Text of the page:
Landcare group fights on over Eprapah Creek bridge proposal

​A PROPOSAL to move a controversial footbridge at Eprapah Creek is more damaging than the original plan, says a local Landcare group.

PROTEST: Landcare president Lynn Roberts at front with local residents who opposed the pathway and bridge at Eprapah Creek.

PROTEST: Landcare president Lynn Roberts at front with local residents who opposed the pathway and bridge at Eprapah Creek.

The $1.3 million track and bridge is meant to give pedestrians from VillaWorld’s Affinity development on Boundary Road easy access to Victoria Point shops on Bunker Road.

Redland City Council is keen for the bridge to be built but it has been opposed by local residents, Landcare and councillors Paul Golle and Lance Hewlett.

Eprapah Creek Catchment Landcare Association president Lynn Roberts said the site downstream of the original local location would mean less vegetation destruction but would mean much of the creek’s northern bank would have to be removed.

“This would clearly compromise the stability of an already damaged section of the creek,” she said. “...Soft alluvial soils are easily washed away and will end up in Moreton Bay, destroying seagrass beds and other fish breeding habitat.”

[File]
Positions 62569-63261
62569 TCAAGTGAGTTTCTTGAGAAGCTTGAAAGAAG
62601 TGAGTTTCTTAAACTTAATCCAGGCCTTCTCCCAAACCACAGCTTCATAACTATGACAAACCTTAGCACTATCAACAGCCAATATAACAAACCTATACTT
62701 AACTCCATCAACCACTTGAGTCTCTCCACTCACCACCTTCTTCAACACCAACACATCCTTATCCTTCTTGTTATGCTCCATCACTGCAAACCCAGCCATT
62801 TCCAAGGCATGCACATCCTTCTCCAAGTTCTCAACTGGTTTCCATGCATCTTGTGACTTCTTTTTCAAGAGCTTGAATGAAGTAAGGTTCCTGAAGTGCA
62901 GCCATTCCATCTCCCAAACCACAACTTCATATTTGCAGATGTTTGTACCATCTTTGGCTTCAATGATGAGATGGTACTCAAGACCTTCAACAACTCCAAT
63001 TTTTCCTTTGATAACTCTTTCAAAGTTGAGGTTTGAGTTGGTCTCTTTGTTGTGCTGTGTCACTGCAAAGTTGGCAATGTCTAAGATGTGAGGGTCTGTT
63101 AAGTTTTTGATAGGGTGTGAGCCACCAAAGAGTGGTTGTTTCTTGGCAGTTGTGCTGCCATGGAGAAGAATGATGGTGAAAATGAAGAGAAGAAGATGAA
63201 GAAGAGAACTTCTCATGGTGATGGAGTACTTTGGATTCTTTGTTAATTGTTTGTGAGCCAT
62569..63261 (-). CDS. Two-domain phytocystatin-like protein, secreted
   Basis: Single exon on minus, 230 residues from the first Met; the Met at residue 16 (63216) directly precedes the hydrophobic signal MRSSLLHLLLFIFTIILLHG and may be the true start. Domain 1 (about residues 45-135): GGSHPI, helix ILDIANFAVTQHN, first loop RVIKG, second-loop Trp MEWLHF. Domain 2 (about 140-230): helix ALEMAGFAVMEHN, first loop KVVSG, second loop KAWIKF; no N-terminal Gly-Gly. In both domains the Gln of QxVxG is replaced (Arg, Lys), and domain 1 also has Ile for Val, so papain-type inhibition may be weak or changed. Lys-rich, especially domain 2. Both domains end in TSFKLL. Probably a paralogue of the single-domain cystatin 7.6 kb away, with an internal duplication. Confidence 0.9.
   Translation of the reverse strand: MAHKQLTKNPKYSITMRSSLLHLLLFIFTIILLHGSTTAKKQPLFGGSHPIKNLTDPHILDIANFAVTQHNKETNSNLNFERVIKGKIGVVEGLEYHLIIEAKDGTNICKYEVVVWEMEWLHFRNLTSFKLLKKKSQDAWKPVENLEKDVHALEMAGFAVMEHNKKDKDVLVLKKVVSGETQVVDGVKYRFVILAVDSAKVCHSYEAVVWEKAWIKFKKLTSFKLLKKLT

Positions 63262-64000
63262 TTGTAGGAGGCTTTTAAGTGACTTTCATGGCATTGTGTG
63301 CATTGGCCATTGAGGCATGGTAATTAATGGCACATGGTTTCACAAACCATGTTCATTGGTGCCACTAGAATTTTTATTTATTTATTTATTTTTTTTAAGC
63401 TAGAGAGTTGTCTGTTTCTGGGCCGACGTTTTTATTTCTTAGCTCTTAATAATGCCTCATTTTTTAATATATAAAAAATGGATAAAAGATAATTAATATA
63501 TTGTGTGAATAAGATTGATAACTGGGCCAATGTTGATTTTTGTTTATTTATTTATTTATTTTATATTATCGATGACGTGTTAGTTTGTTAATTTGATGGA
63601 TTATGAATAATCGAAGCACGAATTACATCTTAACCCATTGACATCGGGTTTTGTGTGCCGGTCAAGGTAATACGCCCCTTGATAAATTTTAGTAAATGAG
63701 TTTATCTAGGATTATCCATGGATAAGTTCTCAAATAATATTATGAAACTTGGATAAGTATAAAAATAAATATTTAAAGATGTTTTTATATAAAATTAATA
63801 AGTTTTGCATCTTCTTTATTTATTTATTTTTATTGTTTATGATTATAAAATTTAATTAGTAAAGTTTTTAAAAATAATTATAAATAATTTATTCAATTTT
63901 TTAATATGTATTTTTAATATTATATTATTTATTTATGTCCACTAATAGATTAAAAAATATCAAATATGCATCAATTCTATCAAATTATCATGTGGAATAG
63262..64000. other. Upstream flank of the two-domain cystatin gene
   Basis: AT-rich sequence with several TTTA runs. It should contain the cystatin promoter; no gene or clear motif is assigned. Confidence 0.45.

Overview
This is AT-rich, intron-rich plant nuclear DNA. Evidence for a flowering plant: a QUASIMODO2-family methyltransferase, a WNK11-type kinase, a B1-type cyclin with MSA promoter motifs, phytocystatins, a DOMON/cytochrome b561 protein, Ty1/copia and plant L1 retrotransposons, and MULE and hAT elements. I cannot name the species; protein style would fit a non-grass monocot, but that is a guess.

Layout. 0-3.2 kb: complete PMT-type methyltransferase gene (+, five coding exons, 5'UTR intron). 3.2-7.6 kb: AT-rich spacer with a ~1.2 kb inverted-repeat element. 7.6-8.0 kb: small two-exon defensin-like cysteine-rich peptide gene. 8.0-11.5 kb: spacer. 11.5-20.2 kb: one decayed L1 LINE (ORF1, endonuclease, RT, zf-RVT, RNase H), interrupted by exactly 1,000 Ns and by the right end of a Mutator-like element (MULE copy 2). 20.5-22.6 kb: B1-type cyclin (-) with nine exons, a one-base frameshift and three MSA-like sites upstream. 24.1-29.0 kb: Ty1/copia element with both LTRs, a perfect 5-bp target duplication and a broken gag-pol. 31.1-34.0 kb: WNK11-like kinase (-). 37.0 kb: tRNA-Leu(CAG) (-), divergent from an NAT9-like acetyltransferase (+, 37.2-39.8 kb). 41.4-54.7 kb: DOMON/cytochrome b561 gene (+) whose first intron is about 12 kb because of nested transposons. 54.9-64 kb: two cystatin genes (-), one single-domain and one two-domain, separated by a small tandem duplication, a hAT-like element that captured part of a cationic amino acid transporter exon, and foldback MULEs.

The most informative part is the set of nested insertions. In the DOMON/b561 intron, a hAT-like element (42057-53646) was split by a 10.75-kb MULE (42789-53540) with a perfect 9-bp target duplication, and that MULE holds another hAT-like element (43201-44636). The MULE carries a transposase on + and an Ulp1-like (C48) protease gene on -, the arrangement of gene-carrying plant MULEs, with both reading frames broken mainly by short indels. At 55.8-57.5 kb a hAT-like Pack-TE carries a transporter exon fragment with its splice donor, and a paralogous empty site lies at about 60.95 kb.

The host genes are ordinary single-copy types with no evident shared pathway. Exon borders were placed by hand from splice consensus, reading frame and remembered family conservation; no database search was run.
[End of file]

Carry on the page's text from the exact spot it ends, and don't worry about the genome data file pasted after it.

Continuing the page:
Ms Roberts said residents did not want the bridge, local councillors opposed it and VillaWorld did not seem to want to build it as they did not want their reputation damaged.

“They have been reported as being quite happy to provide an equivalent amount of money towards another infrastructure project such as the upgrade of the existing cycle track,” Ms Roberts said.

A council spokesperson said the bridge and pathway formed part of a development permit issued on the condition the bridge was built to benefit the broader community.

“It is also in line with the south east Thornlands Structure Plan that was adopted back in March 2010 following broad public consultation,” he said.

“Council is bound by the development permit so we cannot just drop the proposed bridge.

“...The proposed bridge is also located on state land and is subject to state government permits and requirements for survey work and ecological report.”

He said the project was in line with community feedback, the pathway was to improve access for all nearby residents and was a key element in the city’s integrated cycle and pedestrian network.

“Council is working hard and spending a great deal of time and effort speaking to the developer and the local Landcare group to find an alternate location that minimises the impact of providing the bridge, while still serving the rest of the community,” he said.

Ms Roberts said there appeared to be a group of councillors determined to push the project through.

Because the proposal had to be approved by the state government, Landcare would present a petition to MPs, making them aware of issues.

“Local MLA Matt McEachan has agreed to sponsor the petition. We need many signatures for the state government to sit up and take notice of this damaging bridge proposal,” she said.

“The link is parliament.qld.gov.au/work-of-assembly/petitions/petition-details?id=2835.”